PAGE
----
After building a system similar to AIR/X, Jacobs [Jac93] determined that ``the combination of statistical analysis and natural language based categorization is considerably better than either alone.'' His paper describes an automated set of statistical methods for pattern acquisition that operate inside a knowledge-based approach for news categorization (an area closely related to document classification and other IR tasks). Like AIR/X, Jacobs' system does not employ semantic networks in the IR engine. Another difference between KEYNET and Jacobs' system is that KEYNET is designed for a corpus of documents in a single subject area, where it is feasible to develop a subject-specific ontology. Developing an ontology for heterogeneous textual documents is a formidable task, many orders of magnitude larger than is feasible with current technology.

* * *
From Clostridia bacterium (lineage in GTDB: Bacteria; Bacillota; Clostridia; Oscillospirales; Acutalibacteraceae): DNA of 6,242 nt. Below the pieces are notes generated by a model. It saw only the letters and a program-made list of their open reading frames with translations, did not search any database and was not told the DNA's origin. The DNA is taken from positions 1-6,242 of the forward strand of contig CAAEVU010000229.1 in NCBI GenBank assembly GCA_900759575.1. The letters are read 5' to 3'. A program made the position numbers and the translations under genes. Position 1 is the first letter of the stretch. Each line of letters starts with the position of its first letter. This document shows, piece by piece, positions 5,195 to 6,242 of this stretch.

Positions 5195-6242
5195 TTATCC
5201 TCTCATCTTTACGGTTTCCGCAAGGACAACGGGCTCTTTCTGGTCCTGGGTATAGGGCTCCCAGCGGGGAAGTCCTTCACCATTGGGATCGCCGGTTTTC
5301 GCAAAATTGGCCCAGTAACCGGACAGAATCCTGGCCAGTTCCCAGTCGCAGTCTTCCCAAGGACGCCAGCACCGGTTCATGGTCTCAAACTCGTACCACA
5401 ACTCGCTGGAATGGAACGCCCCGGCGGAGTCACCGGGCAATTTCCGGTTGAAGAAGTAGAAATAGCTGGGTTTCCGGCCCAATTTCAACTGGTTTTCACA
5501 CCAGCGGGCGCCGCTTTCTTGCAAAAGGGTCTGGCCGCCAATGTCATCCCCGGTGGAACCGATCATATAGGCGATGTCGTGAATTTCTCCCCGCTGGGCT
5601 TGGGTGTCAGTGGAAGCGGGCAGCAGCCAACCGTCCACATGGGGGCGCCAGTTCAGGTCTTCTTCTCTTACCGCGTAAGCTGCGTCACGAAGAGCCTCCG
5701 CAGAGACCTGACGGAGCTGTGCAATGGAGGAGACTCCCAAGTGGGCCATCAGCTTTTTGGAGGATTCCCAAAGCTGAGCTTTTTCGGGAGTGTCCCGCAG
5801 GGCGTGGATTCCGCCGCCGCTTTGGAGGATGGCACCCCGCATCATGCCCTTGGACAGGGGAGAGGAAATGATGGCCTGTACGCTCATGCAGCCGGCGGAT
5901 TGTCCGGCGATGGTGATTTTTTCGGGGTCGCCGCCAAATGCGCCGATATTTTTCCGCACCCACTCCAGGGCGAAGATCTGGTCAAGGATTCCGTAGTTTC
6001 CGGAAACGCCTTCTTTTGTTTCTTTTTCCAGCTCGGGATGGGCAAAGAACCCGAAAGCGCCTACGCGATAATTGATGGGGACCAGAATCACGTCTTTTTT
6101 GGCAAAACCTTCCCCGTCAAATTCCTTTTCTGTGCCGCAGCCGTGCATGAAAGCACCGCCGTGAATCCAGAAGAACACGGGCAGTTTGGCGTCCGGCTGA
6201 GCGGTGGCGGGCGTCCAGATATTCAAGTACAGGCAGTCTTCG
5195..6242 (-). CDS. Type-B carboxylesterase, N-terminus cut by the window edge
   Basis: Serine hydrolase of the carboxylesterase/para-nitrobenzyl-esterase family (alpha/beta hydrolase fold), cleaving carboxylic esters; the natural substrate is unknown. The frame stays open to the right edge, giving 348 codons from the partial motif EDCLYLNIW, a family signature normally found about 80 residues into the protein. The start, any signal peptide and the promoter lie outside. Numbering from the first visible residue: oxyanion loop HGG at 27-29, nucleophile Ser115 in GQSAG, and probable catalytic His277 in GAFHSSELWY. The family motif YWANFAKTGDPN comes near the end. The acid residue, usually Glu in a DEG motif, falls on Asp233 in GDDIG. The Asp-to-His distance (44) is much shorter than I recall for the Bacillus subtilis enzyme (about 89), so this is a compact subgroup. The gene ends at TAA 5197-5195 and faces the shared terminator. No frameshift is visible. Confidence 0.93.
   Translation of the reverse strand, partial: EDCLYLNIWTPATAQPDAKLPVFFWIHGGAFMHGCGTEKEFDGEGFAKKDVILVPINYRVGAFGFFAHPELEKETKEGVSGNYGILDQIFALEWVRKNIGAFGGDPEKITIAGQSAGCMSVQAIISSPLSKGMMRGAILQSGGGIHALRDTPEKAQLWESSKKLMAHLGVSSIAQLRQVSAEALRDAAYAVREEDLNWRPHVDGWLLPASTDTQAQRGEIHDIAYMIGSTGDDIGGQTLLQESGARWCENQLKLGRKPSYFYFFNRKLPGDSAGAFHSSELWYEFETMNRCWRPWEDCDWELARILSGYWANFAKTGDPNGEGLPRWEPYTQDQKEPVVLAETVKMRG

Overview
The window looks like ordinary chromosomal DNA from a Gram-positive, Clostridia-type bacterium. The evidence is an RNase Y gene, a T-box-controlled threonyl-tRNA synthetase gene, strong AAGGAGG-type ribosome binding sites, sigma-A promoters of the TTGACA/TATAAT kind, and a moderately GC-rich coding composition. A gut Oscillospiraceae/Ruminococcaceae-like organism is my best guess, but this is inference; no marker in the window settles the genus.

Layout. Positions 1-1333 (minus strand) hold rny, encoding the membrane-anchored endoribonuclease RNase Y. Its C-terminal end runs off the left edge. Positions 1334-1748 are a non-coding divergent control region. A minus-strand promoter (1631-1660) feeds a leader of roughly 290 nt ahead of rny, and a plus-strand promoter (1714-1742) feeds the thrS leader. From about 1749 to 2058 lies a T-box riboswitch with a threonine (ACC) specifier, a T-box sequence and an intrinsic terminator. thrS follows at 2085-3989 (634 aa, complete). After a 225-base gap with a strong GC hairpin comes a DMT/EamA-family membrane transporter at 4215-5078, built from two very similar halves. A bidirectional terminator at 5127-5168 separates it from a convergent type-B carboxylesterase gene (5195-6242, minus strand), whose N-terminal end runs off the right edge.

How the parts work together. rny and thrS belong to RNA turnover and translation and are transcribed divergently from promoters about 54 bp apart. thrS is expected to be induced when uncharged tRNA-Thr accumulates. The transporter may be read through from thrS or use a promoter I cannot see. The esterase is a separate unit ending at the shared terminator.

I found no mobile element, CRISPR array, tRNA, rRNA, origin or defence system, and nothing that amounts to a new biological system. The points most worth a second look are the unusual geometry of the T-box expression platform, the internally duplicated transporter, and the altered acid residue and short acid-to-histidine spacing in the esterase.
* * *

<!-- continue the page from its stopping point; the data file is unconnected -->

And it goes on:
The EDS TemplateFiller system [SMHC93] applies Message Understanding (MUC) text-filtering techniques to the generation of knowledge frames for one or a few specific subject areas from entire texts (computer product announcements). TemplateFiller fills in slots for frames that exist in a predefined schema of templates, ignoring subjects that are not in the schema.
There are many other MUC-style systems; in fact, there is an annual competition among them. Such a system can automate the construction of the content labels for a collection of specialized textual documents. In a project related to the KEYNET project, we are building a MUC-style system for biological research papers [BFH+93a].